BtB is a widely used, empirically supported, computer-based, CBT program for depression designed for use in primary care clinics. BtB utilizes an interactive, multimedia format to deliver and eight 50-minute, weekly therapy sessions. General topics covered include identifying and challenging automatic thoughts, cognitive errors, core beliefs, and attributional styles; activity scheduling; problem solving; graded exposure; task breakdown; sleep management; and relapse prevention. In addition to session work, patients are assigned homeworks that are customized to their needs and reviewed at the start of each session. A progress report, including whether the patient is experiencing suicidal ideation, is generated at the end of each session.
Other: Usual Care
Patients randomized to usual care will be informed that they have clinically significant depressive symptoms and will be encouraged to follow-up with their primary care physicians, who will receive a letter from our team indicating that their patient has elevated depressive symptoms and was randomized to the control condition. The letter will also encourage physicians to follow-up with their patients and will provide a list of local mental health services. Like those in the intervention group, usual care patients will continue to have access to and will receive any medical and mental health services that are part of usual care in the targeted health care systems. Thus, there are no restrictions regarding the care that these patients can receive.
Other Name: Treatment As Usual (TAU)
Depression is an independent risk factor for coronary artery disease (CAD); unfortunately, past trials have not detected a cardiovascular benefit. A promising and unexplored explanation for these results is that the interventions were delivered too late in the natural history of CAD. Because no study has evaluated this possibility, there is a critical need to determine whether evidence-based depression treatment, delivered before the onset of clinical CAD, reduces cardiovascular risk. Accordingly, the objective of the proposed clinical and translational research is to perform a preliminary evaluation of the efficacy of a highly disseminable depression intervention in decreasing CAD risk. To achieve this goal, a clinical trial of depressed primary care patients free of cardiovascular disease is being conducted. Patients will be randomized to usual care or a computer-based, cognitive behavioral intervention called Beating the Blues®, the most widely used and empirically supported computerized treatment program for depression. The primary outcome is brachial artery flow-mediated dilation, a noninvasive measure of endothelial function. The specific aim of the proposed trial is to evaluate whether Beating the Blues®, delivered prior to the onset of clinical CAD, improves endothelial dysfunction. Demonstrating that earlier treatment of depression with Beating the Blues lowers CAD risk, the long-term expected outcome, would place computed-based depression treatment in the armamentarium of CAD prevention strategies of the primary care provider. This change to clinical practice should result in improved cardiovascular risk management, which in turn would translate into reduced CAD morbidity and mortality.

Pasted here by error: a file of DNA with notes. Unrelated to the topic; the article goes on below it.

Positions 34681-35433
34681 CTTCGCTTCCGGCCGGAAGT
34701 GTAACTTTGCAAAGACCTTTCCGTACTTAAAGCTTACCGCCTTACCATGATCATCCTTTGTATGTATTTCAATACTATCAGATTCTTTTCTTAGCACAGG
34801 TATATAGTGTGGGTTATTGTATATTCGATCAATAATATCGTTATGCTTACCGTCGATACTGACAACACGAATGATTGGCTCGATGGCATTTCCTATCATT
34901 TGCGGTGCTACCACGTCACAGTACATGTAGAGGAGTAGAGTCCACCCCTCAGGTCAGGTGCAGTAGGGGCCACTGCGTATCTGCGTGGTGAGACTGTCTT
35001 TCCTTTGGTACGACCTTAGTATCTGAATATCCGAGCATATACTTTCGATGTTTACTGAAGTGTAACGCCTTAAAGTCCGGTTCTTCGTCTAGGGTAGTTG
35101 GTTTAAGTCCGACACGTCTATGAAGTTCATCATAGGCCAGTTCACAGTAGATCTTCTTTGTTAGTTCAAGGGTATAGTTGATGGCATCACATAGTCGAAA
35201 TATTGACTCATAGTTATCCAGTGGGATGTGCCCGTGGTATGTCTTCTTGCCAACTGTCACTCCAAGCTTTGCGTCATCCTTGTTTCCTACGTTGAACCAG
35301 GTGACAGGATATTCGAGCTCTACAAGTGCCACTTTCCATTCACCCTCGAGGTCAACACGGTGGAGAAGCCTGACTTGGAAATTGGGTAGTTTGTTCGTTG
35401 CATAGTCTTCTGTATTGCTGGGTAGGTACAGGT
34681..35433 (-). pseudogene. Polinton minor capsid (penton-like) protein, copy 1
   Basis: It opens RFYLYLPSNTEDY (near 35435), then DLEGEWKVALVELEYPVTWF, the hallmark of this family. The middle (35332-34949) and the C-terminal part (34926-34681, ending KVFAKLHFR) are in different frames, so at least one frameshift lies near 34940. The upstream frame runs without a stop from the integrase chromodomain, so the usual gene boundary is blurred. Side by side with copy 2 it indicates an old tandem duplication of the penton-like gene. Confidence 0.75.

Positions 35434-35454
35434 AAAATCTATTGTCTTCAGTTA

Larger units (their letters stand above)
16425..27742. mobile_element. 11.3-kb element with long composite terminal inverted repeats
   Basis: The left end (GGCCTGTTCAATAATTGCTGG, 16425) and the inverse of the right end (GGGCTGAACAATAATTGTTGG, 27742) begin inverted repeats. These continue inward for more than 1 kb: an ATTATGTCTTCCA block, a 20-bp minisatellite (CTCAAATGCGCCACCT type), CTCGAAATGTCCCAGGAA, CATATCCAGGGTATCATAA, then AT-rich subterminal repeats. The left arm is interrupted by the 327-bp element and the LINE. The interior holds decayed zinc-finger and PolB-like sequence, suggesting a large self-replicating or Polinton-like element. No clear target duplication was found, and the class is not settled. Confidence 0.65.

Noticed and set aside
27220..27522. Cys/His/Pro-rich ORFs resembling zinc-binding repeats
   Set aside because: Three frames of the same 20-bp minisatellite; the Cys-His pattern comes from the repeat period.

Please refer to this study by its ClinicalTrials.gov identifier: NCT01605552
|United States, Indiana|
|Indiana University-Purdue University Indianapolis (IUPUI)|
|Indianapolis, Indiana, United States, 46202|
|Principal Investigator:||Jesse C. Stewart, Ph.D.||Indiana University-Purdue Univerisity Indianapolis|